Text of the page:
What lies beneath: 3D view shows magma under Newberry's caldera

Emilie Hooft
Emilie Hooft

Secondary seismic waves from timed explosions helped University of Oregon scientists capture a three-dimensional view of Newberry Volcano near Bend, allowing them to see where magma dwells below the caldera.

There is magma but in low volumes, possibly from refilling some 50 years ago but since quiet, says Emilie Hooft, assistant professor of geological sciences.

Does the new picture offer predictive value of an eruption? From the scientific perspective, it's hard to say.

"Newberry last erupted 1,300 years ago. It is a quiet system right now," Hooft says. "Another episodic refilling might stress the system, leading to little earthquakes, which would be a warning that the system is refilling. But South Sister has been inflating for years, though more slowly since 2004, and there are no earthquakes associated with that." So, she adds, Newberry's refilling could occur without the earthquakes.

Newberry — one of the nation's biggest and youngest volcanoes — is a shield volcano with gradual sloping flanks. It rises 7,986 feet about 20 miles southeast of Bend. South Sister, one of the three Sisters peaks, is the state's third-tallest mountain, rising to 10,358 feet 28.5 miles west of Bend.

The new subsurface view of Newberry indicates that magma regeneration has occurred at shallower depths than under South Sister.

The magma chamber beneath Newberry is at about four kilometers (2.5 miles); under Sisters, refilling is at the four-mile depth (about seven kilometers). Hooft says a bigger question is what is happening at deeper depths, say 15-30 kilometers (nine to 19 miles).

Viscosity refers to the consistency of the magma, in the case of volcanoes, and the liquid's ability to resist flow. Rock types and temperatures also play a role.

How did Hooft come up with the 3D view?

Initially, she and her team tapped seismic wave data compiled from 17 locations where the U.S. Geological Survey had set off explosions in the 1980s.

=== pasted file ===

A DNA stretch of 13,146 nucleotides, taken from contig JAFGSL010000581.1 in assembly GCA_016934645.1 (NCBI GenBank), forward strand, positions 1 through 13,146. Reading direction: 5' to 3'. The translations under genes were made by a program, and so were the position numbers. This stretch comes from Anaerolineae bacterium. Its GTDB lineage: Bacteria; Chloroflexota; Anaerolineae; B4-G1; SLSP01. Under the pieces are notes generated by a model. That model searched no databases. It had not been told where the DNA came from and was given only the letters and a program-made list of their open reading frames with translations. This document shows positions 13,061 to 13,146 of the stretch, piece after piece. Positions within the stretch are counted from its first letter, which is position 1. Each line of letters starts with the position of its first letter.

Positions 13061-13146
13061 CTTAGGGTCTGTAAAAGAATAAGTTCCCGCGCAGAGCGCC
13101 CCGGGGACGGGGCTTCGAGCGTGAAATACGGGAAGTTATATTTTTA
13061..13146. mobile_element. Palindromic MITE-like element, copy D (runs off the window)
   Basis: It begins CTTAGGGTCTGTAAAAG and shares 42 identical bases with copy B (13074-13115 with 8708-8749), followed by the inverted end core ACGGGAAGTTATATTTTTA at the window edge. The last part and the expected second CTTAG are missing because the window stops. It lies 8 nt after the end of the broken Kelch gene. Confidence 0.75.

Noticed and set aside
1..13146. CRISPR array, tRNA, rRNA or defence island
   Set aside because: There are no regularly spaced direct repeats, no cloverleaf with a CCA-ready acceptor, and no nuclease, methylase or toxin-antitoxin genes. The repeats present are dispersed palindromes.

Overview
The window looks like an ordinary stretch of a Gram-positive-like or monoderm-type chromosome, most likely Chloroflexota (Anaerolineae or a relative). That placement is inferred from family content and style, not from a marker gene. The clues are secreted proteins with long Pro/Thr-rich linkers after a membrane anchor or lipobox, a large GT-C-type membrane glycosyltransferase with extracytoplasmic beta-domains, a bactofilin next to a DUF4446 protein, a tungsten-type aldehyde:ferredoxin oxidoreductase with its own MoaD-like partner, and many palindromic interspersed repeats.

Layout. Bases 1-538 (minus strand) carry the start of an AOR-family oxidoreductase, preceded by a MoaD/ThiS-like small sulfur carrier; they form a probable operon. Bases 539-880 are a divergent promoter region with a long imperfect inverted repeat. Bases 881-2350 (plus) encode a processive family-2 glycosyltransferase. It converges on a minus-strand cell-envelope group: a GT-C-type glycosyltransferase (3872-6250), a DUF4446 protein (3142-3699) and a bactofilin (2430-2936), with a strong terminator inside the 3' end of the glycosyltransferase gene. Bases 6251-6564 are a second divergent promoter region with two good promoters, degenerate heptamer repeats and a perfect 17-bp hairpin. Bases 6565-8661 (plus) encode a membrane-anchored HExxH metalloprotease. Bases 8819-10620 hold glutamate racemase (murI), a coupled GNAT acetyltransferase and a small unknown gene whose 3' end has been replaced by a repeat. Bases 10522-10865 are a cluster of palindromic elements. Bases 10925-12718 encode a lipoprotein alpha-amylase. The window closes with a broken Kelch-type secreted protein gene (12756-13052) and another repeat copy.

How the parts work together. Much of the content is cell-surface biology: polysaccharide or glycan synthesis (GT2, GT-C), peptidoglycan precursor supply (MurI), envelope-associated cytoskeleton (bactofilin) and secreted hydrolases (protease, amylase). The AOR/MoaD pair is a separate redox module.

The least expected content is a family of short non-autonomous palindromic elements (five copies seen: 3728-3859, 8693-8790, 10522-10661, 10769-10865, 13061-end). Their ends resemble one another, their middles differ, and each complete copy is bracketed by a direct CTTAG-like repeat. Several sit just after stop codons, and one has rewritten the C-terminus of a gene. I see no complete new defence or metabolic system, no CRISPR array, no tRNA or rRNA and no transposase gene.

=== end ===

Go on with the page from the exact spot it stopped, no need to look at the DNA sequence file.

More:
These primary waves pass through the ground and capture anomalies such as loose rock, magma or rubble, but the resulting distortion quickly "heals" in data readouts as the waves move away. The resulting tomographic images lack precision.

Hooft wondered what returning, secondary seismic waves might add to the picture.

Along with revisiting earlier data, Hooft added a new location for an explosion by piggybacking with another group doing seismic studies near the volcano. Her part was done with a USGS Venture Capital Grant and funding from the National Science Foundation (EAR-207670 and EAR-207671).

After adding the new data with the old, Hooft had a much clearer picture, creating the opportunity to produce the 3D view.

In the resulting 3D video, blue represents magmatic rock that has cooled into a solid high-velocity formation. "You see a ring of it around the caldera," she says. Also visible, she notes, is evidence beneath the caldera of magma at softer and lower velocity, shown as red.

The new information was detailed in October 2012 in the Journal of Geophysical Research.

"The paper drew a lot of interest," Hooft says. "Petrologists have been excited by this new view under the volcano. They are saying that the new structural information might give them clues on the chemistry of the lavas and is useful for what they do.

"The image that is forming is that these magmatic systems are multiple layers with multi levels of chambers. What we can see is basically what is under the caldera," she added.

More perspective on what the information really means, Hooft adds, could emerge with similar data drawn from other active volcanoes.

- by Jim Barlow, UO Office of Strategic Communications